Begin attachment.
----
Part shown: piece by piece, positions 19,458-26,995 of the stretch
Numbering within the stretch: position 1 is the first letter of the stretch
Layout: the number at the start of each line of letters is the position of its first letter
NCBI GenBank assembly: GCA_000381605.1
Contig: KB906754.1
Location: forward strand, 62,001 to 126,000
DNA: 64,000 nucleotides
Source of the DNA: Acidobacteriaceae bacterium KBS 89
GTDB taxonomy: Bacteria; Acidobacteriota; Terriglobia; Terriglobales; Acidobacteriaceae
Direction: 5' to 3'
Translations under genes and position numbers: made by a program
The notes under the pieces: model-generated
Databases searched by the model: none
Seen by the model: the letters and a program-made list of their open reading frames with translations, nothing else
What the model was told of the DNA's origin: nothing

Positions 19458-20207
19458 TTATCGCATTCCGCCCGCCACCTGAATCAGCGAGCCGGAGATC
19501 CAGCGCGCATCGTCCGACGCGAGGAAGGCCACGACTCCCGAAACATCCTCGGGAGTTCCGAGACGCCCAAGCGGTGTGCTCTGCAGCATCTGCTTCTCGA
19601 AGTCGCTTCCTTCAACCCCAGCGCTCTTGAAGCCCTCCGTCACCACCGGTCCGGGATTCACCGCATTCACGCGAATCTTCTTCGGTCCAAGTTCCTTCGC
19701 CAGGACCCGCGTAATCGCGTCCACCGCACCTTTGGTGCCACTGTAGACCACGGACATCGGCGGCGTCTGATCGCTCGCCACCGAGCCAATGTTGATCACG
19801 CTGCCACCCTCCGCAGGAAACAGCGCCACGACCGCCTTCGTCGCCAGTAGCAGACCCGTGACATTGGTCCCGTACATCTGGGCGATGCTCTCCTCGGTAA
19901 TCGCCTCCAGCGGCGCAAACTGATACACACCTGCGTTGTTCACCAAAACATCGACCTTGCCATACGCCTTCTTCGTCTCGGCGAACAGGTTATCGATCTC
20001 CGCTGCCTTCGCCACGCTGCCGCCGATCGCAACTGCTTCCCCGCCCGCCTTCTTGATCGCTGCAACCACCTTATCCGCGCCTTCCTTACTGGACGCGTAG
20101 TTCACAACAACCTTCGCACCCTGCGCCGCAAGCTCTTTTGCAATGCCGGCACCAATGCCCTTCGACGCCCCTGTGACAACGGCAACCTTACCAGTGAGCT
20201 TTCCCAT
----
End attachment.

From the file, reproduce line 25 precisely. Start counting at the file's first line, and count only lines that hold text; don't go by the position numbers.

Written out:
20201 TTCCCAT